An apparatus according to the present invention can comprise sensors mounted with the engine to sense the exhaust gas temperature (or other correlated engine performance parameter) of one or more cylinders of the engine (or of multiple engines in a multi-engine aircraft). A controller such as a single board computer can read the sensors to determine the exhaust gas temperature in each cylinder sensed. The controller can allow a pilot to input a request for an exhaust gas temperature display, and to input desired display ranges, target exhaust gas temperatures, reference cylinder identification, temperatures at which to generate alerts, or combinations thereof. The controller can use the display to communicate to the pilot the exhaust gas temperature of the reference, and optionally other, cylinders, relative to a display range that is less than the full range of possible temperatures. The controller can also highlight temperatures that are near or exceed temperature ranges or limits, and can provide alerts (e.g., audible or visible signals) to the pilot when temperatures are near or exceed temperature ranges or limits.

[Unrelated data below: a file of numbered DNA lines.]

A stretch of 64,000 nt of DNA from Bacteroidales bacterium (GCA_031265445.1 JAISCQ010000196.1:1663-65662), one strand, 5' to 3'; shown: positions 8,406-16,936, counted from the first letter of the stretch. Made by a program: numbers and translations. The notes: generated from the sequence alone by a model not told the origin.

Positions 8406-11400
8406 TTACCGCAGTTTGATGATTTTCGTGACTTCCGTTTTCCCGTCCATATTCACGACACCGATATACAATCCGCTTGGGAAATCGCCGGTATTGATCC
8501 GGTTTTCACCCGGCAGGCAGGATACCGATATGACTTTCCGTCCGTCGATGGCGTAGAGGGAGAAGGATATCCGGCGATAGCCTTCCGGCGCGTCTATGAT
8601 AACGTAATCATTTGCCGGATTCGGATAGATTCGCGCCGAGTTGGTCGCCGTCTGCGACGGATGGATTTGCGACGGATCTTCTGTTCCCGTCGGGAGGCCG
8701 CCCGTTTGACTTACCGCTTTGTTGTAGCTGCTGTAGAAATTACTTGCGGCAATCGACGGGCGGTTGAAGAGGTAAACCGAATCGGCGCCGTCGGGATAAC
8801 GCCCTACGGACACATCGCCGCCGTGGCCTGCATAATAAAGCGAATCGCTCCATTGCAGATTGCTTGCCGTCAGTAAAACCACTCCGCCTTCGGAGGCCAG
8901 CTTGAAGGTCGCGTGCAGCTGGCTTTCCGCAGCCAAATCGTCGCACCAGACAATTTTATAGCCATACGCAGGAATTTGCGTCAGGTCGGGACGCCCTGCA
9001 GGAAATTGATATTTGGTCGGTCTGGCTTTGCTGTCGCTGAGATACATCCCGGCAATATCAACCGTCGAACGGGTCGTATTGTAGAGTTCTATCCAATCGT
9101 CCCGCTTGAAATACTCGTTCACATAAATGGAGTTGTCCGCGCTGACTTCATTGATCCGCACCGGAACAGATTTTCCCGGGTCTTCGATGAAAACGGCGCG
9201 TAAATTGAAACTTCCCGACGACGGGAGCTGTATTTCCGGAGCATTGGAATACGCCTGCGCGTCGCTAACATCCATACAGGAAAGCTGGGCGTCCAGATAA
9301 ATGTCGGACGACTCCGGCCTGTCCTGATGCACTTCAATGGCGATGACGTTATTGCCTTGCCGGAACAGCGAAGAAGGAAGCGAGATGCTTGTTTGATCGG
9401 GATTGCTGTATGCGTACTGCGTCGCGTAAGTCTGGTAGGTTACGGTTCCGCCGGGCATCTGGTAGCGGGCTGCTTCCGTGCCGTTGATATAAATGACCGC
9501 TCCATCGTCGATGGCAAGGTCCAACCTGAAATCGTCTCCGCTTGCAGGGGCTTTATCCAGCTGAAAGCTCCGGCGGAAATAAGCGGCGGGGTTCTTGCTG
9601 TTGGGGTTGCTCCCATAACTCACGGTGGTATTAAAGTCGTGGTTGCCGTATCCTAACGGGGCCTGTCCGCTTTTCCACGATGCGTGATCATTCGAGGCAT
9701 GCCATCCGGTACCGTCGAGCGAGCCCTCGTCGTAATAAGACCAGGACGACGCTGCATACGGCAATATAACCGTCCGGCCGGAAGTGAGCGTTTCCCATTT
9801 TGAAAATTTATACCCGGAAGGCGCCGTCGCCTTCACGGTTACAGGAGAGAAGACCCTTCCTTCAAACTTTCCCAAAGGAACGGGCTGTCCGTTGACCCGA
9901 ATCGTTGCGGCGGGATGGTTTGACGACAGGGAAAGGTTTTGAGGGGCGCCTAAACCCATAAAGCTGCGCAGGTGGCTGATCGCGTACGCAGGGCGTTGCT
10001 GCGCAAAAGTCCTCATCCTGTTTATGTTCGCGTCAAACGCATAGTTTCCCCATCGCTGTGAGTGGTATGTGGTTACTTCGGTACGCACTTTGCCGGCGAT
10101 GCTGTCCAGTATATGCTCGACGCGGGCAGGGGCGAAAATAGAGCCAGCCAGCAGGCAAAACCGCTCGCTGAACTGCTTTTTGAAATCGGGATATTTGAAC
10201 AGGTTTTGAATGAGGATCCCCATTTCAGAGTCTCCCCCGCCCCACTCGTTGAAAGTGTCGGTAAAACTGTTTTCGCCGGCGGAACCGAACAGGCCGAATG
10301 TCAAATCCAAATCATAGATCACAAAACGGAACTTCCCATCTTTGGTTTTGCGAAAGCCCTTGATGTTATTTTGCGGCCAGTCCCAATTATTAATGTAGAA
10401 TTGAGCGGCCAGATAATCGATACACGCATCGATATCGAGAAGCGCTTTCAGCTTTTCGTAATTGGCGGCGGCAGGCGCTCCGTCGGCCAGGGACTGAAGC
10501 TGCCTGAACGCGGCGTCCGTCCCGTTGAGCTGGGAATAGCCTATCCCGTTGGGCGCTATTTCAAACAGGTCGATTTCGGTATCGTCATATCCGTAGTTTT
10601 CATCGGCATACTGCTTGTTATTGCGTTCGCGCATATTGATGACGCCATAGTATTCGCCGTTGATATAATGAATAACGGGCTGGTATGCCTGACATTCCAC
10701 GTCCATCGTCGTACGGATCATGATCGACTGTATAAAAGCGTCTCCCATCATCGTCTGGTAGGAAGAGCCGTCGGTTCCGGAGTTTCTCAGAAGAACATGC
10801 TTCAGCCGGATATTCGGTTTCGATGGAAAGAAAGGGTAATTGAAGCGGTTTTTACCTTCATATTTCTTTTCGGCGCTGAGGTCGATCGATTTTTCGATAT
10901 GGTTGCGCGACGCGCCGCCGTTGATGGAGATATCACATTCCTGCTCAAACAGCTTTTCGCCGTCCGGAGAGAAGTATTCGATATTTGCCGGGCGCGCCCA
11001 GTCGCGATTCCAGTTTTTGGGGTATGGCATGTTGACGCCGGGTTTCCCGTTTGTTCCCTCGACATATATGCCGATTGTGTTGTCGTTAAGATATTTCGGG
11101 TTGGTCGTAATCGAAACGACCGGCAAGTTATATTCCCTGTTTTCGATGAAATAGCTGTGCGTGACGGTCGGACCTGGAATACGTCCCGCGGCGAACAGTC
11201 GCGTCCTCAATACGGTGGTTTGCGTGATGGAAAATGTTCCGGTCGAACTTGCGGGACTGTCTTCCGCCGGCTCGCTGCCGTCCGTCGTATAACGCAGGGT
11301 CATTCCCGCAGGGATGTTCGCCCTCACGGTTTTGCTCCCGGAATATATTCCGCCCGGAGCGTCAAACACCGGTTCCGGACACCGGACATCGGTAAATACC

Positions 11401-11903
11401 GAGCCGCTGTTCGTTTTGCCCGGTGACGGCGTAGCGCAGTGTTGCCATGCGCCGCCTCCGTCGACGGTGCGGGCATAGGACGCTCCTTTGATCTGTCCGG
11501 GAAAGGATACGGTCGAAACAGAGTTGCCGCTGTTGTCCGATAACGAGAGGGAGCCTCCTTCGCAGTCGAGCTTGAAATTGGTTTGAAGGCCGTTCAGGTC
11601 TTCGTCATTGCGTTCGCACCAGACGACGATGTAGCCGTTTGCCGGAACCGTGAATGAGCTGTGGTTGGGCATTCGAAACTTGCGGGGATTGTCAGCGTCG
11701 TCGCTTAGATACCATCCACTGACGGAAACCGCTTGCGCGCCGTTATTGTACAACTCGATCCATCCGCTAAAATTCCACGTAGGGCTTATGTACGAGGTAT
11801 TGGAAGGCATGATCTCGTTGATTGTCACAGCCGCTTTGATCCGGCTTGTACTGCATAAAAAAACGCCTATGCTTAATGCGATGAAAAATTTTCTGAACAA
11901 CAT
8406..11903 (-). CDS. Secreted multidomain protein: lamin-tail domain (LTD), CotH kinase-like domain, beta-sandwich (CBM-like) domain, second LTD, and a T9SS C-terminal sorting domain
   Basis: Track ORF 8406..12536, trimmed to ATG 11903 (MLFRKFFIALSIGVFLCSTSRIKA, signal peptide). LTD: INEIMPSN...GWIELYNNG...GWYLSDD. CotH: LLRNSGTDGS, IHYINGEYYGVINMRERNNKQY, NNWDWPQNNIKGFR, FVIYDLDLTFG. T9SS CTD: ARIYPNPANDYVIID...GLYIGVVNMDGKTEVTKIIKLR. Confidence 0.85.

The present invention provides methods and apparatuses for sensing EGT attributes of an aircraft engine and efficiently communicating those attributes to a pilot. The invention enables a pilot to accurately lean the engine during a climb using a technique of maintaining the EGT of a specific reference cylinder to within a small range of a reference temperature. An indication of the EGT (or the EGT's status relative to the reference temperature) can be communicated to the pilot by, for example, display on a graphic display screen such as a liquid crystal display.